It was 2008, and Clemson football was in a precarious position. In 30 years, they had gone from a powerhouse college football program to average at best. No matter what they tried, the team just couldn’t seem to make the leap back into national title contention. Finally, Athletic Director Terry Don Phillips made a high-pressure decision to accept the resignation of well-known coach Tommy Bowden, and promote an internal assistant coach named Dabo Swinney. While Dabo Swinney had no previous head coaching experience, he was well-liked by the current Clemson team and a man of deep character and conviction.
Fast-forward 7 years; Dabo is not only one of the best football coaches in the country, he is a fantastic example of what leadership is all about. Here are three brilliant leadership lessons we can all take away from Coach Swinney.
1. Everyone is Accountable
Last year Swinney made national news by suspending one of his best players, Deon Cain for breaking team rules. The suspension occurred days prior to the game that would secure Clemson’s spot in the national championship. Cain’s participation in the game was crucial; however, Dabo did not let that affect the decision to do what was right.
“Deon Cain is supposed to be back tomorrow when classes start, but he won’t be with us, in Arizona for the title game, he’s got to grow up,” Swinney said. “He’s got to make a decision to be a great player at Clemson. But if you are going to be a great player at Clemson then you have to follow the rules. It’s just that simple. Otherwise, you have to go somewhere else, so he will figure that out. I hope he will be back tomorrow and get ready for next year and will make the decision that this thing is not about him.”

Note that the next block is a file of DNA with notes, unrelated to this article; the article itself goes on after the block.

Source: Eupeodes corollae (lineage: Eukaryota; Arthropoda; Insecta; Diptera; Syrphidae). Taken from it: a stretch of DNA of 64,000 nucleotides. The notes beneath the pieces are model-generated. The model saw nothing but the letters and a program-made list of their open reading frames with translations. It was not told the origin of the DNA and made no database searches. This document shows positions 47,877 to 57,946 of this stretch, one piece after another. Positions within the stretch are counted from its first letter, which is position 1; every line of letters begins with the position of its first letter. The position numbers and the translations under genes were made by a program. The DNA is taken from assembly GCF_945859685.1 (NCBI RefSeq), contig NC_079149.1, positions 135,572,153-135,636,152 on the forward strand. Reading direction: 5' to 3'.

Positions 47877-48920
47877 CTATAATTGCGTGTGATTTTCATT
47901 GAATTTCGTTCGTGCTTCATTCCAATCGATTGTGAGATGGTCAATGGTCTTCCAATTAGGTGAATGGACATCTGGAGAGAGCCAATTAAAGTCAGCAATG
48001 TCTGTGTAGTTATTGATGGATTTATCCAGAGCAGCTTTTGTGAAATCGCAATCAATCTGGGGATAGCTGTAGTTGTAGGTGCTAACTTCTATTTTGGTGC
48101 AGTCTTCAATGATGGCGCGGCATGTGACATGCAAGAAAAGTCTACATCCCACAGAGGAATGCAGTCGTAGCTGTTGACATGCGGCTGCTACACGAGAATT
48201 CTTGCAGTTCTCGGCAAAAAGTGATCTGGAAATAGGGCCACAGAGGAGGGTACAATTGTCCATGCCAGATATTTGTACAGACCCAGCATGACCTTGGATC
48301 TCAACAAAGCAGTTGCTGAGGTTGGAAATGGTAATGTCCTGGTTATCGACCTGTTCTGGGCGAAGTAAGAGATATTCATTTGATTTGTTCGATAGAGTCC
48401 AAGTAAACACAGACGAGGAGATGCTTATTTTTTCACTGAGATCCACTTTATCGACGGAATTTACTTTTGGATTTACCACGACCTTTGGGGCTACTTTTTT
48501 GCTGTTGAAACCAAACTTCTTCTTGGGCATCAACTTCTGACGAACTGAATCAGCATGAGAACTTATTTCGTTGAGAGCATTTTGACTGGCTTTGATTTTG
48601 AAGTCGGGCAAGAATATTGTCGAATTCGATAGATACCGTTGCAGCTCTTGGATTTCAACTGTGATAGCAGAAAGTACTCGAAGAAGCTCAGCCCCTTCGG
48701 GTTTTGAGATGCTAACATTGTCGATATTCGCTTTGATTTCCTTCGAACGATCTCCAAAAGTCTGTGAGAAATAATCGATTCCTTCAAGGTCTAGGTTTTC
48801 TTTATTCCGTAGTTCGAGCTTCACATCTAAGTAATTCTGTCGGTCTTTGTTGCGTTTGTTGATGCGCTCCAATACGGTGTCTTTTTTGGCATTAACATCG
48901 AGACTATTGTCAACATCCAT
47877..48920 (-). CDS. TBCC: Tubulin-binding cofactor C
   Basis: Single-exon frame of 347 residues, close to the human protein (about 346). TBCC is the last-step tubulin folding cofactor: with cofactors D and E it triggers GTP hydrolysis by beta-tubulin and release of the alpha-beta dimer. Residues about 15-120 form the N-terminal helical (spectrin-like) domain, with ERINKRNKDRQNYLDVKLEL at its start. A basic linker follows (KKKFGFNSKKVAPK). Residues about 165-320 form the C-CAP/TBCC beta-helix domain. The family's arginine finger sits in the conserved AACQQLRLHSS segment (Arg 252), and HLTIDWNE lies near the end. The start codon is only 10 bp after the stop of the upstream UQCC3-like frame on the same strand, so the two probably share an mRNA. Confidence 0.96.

Happy to report Deon Cain has decided to rejoin the team this coming year and has made the commitment for it to not be about him. Associated Press Update.
2. Be a Servant Leader
Peter Economy said it best, “The idea of servant leadership is that the typical hierarchy where employees are supposed to serve their bosses is turned upside down. Instead, leaders serve their people.”
All servant leaders share two fundamental beliefs about the people they lead:
- Every person has value and deserves civility, trust, and respect.
- People can accomplish much more when inspired by a purpose beyond themselves.
Referring to Cain’s future as a Clemson football player and being an example of a servant leader, Dabo said,
“My job is just to help him grow as a great person and man and that’s what I am trying to do. That’s my number one job to develop these guys into men. It doesn’t matter the type of talent they have, I am here to serve their heart, not their talent. That’s all I am trying to do with Deon.”
3. Build Great Relationships
As you’ll recall, one of the things that got Dabo hired was the existing rapport he had with the Clemson players. In order to effectively lead, one must first build great relationships with his or her team members, and then work on keeping those relationships strong.
“Rules without relationships lead to rebellion.” Dabo Swinney.
Leaders have to have good relationships with their people while also maintaining who they are on inside.
There are a lot of things that need to come together in order for a college football team to go undefeated for an entire season, and then go on to play in a national championship. Talent and physical strength are required, and Clemson had that in its players. But without an exceptional leader like Dabo Swinney to mold those players into a team, a successful season was far from guaranteed.
Learn from Dabo; as a coach, a leader and a man of character and conviction. Face your professional and personal life with a positive yet realistic outlook, and take extra time to focus and expand your relationships, in and out of the office. Get your team’s equivalent of a 14 and 0 season and runner up in the national title game.
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